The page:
smooth shading and reflections

Hi Blender heads!

I’m playing around as a newbie in blender. and I’m trying to understand about reflections on smooth shading surfaces.
I’m trying to make my logo shiny glossy and reflective from a SVG file I have imported. So I’ve converted my logo into
mesh from curves, and then limited dissolve to make all the mesh lines more simple. My question is

A) why does a smooth shading surfaces get more reflections and gloss rather than a flat surface? I’ve added both results on the same logo.

B) is it due to the fact that I haven’t modelled my logo in blender, when I limited dissolve the mesh, its getting uneven
cuts on the surface, which results to that ugly smooth shading on the surface? or does smooth shading in general look
like that on most meshes?

thank you.

Sorry but this question is different from my other question. This question states the difference between between smooth shading
and flat shading on meshes on regarding the reflections, and is the result is due to SVG related file, rather than modelling in blender. And also I forgot to mention this post here, I have added a world with an Image to emit reflections onto both meshes, my previous post has just the meshes alone.

Smooth shading does effect how light reacts on a mesh. That’s why we have something like loop cuts. Shade smooth is mainly used to even out round edges, we use loop cuts to get semi sharp angles, this in turn helps to make lighting look better on objects in general.

On your model you have to add loop cuts “ctrl+r” on the edges to get a better result for the lighting on the sides of your model. Smooth shading ignores sharp edges unless you add doubles or loop cuts.

It doesn’t. An old render rule of thumb says: “Give reflective surfaces something to reflect.”. In your case you seem to have used a white lumigon directly above the logo, so it’s only natural that the reflection of the flat top section is flat white, while the sides partly reflect the coloured background.

Smooth shading will almost always produce strange results when applied to a flat surface. You have used smooth shading on the entire sideline of that mesh, which doesn’t make sense, since most surfaces on that sideline are flat anyway (the arrowheads, for example, or the whole bottom part). You should have only applied smooth shading on the curved parts. This is where the Edge Split modifier would have been the far superior alternative, imho, since it deals with these factors automatically.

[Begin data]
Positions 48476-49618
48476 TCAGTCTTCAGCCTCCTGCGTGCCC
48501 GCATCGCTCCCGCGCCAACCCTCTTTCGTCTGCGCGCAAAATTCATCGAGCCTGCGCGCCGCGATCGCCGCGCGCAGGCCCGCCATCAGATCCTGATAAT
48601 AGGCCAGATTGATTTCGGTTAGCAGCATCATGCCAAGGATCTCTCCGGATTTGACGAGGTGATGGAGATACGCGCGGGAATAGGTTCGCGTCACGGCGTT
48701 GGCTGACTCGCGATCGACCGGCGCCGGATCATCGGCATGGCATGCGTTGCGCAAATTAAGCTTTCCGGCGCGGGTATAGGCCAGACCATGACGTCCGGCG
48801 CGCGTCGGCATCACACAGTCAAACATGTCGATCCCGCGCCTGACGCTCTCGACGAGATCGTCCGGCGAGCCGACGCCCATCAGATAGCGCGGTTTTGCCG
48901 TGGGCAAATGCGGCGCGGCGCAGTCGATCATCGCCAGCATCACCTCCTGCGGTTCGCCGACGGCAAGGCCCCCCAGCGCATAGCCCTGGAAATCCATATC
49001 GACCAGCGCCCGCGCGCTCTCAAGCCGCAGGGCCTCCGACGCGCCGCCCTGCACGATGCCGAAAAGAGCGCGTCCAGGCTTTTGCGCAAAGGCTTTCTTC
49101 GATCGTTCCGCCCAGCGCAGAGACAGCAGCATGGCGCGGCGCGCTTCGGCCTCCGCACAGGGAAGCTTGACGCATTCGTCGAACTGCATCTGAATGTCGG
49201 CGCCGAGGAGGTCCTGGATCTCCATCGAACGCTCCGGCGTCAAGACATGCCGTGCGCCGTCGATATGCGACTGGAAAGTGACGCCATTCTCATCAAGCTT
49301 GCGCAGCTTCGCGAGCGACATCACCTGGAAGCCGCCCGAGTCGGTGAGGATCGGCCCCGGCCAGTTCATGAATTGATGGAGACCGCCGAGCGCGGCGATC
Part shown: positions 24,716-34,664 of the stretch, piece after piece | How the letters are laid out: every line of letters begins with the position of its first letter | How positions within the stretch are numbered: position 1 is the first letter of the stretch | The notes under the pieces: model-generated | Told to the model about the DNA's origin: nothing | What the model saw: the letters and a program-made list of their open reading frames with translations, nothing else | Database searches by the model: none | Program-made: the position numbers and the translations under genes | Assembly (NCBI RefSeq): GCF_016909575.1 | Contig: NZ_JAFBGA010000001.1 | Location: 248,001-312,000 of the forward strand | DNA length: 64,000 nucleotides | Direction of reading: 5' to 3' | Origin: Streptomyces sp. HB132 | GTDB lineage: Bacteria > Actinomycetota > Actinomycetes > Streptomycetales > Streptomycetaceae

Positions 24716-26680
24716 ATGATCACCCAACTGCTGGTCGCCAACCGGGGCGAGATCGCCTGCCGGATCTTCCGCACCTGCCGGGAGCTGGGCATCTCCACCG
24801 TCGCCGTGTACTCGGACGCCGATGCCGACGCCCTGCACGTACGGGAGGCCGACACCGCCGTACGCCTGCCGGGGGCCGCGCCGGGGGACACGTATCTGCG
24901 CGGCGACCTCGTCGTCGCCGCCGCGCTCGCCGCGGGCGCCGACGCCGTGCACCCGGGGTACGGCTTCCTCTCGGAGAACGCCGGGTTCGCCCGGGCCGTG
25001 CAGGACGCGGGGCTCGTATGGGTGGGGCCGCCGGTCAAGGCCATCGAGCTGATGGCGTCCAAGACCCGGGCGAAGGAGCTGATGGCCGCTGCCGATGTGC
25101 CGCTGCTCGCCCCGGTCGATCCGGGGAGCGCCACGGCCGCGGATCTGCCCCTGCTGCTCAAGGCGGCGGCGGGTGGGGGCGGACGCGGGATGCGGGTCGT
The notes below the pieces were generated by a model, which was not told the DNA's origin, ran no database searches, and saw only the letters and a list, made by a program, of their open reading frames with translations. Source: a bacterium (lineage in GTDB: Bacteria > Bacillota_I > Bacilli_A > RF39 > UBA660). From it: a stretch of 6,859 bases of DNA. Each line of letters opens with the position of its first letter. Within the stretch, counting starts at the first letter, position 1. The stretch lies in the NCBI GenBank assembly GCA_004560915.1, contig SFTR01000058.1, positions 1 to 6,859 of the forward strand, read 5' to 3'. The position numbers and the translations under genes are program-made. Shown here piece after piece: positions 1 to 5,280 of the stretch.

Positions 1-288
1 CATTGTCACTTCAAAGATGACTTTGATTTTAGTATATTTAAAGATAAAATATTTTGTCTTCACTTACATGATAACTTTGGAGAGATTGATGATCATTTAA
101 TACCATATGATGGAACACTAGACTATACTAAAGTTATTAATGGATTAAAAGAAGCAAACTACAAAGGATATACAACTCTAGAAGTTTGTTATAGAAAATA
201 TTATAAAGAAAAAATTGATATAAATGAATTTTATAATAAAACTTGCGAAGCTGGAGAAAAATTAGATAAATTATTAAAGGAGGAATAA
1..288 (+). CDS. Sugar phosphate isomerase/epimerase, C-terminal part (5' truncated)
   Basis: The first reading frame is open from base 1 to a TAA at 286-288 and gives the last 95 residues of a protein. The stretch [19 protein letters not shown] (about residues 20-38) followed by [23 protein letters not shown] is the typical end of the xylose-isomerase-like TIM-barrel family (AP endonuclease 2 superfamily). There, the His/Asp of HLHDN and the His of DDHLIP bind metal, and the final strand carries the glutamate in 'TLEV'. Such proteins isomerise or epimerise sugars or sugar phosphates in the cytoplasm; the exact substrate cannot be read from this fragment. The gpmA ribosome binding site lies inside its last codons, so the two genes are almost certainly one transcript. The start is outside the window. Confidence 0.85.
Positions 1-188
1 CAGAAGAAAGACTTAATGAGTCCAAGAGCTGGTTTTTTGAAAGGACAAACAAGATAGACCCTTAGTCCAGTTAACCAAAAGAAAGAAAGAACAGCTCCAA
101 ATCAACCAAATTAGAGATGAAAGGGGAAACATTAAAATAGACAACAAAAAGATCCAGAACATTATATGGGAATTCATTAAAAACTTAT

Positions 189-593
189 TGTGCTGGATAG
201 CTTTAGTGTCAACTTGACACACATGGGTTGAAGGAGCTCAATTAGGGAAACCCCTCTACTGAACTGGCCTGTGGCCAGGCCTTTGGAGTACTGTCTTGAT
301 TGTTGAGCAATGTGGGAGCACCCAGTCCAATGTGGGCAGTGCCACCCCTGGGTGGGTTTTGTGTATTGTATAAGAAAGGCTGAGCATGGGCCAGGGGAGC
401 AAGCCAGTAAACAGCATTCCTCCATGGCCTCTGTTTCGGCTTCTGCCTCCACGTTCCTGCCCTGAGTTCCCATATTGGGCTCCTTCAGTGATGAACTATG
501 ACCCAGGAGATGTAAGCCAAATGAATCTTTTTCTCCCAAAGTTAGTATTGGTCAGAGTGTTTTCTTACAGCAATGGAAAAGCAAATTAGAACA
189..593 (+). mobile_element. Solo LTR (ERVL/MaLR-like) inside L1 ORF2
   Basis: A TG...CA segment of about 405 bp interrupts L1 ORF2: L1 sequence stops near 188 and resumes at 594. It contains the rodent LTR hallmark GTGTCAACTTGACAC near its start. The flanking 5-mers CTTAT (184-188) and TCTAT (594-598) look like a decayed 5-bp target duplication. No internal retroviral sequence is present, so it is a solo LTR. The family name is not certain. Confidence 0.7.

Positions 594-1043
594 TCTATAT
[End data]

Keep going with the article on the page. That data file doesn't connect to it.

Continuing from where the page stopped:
you can also in edit mode do some verts smoothing on some faces which might help!

happy bl

Hello Xelus, thanks for that analytical reply! Your info gave me a good insight of a better understanding of how the reflections result on a mesh.

Kind regards.

I come from Lightwave and there, you would simply lower the smoothing angle of the surface, (material), to say 30 degrees to avoid over smoothing of flat areas. I can’t seem to find an equivalent in Blender though, choosing smooth shading for an object always gives it “full on” shading as in your issue. You could always apply an edge split modifier, that seems to give a similar effect to a lower smoothing angle.

Hi Colkai, the problem I’m having with edge split is I cannot control the angle, so I’m getting either just the flat surface as you can see on the left hand side of the mesh, or its either the right hand side of the mesh in the example I posted. edge split tends to make the surface completely flat. I think Its due because the mesh has bad mesh to it, due to its an imported SVG file I have created in Abode Illustrator.

One can.

I understand that this project is already going on for quite some time and that there are several threads concerning the genesis of this logo - frankly, I didn’t bother to read through all of them. So I’m sorry if this question has already been answered, but what increasingly keeps bothering my mind is: Why convert that original SVG curve to mesh at all? Wouldn’t using the curve extrusion / beveling tools have been the easier way, like, not having to worry about topology and getting nice edge bevels on top for free?

Workflow as in your case: SVG to Blender.


Thanks for that technique info, Ill be practising with the curve extrusion method. The result seems very satisfactory.